The National Air Force Museum of Canada’s renovation is well underway.
The three-phase, $8.5 million project is now in Phase Two, which began in February. Phase Two involves the final pouring of concrete flooring, and drywall installation.
Chris Colton, Executive Director, says with an estimated 36,000 artefacts still in storage, the extra space is much needed.
“We will be able to display thousands and thousands of artefacts. We have a storage space in Trenton and one in Belleville filled with artefacts.”
Currently, half of the funds needed for Phase Two have been collected, but with three quarters of the phase complete, the museum is in the red. Lieutenant-Colonel (Ret’d) Colton says $4 million needs to be raised to meet the final building deadline of January 2010.
There will be a break between Phase Two and Phase Three for the museum to celebrate the 100th anniversary of the first powered flight in Canada in the summer of 2009.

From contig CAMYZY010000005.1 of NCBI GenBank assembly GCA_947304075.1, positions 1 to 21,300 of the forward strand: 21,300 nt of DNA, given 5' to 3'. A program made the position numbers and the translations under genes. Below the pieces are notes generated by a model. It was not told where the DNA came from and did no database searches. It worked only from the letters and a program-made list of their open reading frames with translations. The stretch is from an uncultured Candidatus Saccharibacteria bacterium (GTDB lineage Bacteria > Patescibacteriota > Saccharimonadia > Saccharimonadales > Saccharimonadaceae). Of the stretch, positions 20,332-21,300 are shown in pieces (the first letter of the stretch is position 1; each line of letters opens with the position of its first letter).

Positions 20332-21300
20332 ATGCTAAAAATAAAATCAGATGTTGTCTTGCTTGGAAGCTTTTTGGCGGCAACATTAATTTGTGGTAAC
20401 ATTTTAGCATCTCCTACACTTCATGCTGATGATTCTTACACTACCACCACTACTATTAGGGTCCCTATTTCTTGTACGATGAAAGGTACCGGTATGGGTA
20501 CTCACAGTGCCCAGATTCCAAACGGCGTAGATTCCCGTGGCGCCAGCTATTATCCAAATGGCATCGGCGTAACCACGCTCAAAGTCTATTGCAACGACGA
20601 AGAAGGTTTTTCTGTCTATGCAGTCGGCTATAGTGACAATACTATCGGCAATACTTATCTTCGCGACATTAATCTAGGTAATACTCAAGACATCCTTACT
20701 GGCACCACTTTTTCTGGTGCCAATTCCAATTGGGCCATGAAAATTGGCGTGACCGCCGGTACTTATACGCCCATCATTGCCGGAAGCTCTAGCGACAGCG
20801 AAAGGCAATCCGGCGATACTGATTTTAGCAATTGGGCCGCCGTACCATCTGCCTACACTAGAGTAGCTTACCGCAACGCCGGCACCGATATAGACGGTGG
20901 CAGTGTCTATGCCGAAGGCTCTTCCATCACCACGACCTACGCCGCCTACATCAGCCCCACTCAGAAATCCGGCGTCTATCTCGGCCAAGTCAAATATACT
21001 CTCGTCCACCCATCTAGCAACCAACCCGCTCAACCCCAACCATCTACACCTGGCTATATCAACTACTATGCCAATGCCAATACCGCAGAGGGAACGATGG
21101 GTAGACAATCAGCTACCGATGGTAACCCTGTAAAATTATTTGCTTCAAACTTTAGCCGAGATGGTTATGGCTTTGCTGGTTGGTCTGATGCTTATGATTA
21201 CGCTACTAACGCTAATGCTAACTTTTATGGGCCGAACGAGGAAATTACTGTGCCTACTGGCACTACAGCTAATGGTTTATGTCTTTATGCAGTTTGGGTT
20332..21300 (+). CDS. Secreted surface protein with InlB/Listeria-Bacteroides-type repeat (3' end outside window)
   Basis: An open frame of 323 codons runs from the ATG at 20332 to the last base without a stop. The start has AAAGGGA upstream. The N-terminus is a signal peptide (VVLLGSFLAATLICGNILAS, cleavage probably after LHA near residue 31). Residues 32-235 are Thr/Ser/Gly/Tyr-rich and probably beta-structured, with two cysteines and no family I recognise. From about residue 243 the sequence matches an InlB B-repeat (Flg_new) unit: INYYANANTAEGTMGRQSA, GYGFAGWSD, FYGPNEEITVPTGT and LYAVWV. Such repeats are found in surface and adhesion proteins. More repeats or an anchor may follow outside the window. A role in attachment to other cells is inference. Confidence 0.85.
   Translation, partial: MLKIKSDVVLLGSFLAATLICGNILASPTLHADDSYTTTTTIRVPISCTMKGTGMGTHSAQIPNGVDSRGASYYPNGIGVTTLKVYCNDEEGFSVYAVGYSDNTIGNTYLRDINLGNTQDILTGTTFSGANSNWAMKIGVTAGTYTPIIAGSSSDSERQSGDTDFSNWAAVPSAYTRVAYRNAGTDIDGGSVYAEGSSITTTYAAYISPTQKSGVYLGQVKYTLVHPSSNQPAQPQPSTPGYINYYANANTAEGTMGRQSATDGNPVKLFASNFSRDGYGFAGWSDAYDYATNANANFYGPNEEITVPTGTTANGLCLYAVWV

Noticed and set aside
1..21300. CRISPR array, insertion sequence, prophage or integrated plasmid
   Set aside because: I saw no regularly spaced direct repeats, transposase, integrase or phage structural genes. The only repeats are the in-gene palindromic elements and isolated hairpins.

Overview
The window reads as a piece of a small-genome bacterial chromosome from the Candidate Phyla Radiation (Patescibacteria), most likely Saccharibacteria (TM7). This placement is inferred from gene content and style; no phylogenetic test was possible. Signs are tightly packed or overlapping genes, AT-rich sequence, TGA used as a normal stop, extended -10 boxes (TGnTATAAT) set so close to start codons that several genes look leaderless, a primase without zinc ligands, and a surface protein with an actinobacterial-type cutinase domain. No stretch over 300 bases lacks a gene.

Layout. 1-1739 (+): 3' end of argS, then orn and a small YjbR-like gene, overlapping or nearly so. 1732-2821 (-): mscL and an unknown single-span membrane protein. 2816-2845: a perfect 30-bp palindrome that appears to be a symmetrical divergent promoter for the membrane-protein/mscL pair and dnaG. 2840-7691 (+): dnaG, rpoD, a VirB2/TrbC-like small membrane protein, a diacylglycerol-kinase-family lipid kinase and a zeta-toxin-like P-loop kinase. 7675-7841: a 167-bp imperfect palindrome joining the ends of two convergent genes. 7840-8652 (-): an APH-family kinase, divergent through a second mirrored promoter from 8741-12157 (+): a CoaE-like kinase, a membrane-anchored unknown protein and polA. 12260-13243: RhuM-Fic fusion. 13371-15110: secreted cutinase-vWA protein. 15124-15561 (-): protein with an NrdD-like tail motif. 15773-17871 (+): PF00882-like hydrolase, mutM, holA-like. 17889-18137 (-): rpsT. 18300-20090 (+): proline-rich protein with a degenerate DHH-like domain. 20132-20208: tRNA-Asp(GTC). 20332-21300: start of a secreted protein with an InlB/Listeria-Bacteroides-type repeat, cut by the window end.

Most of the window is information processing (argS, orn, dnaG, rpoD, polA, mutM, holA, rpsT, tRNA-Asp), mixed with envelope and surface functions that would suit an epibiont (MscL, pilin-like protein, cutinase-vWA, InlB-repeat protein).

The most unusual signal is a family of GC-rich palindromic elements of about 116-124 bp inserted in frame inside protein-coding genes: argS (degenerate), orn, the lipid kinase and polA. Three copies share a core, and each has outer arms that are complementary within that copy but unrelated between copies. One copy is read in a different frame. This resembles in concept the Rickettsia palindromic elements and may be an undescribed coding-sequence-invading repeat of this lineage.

LCol (Ret’d) Colton adds that during this time, the final fundraising efforts for the building project will be underway, to bring in money for updating displays.
On top of the renovation, the museum is also focusing on restoration.
In the machine shop at the back of the museum, volunteers are restoring two 1942 planes. One, an Avro Anson, was found in a field in Alberta, and was originally used for training during World War II. The body of the Anson is half wood, and it’s the largest wooden project the museum has taken on. The other, a Harvard, was a pilot trainer and was used at CFB Trenton after WWII.
Lcol (Ret’d) Colton is looking for more volunteers to help out while the museum is renovating. He says there are at least 80 different jobs a volunteer could do at the museum, from cutting grass or leading tours, to restoring planes.
“Volunteer to me means someone who can come in a couple of hours a week,” Colton explains, “Just two or three hours, that’s all we ask.” With a smirk Colton adds, “The average age back here [in the machine shop] is 72; we’d love to see some younger people. You know, people in their 60s.”
When finished, the addition to the museum will bump up space from 19,000 square feet to 60,000 square feet. A total of 28 planes will be on display, including the world’s only fully restored NA 337 Halifax. “We want to tell the whole story,” Colton says, “The whole history of Canadian aviation.”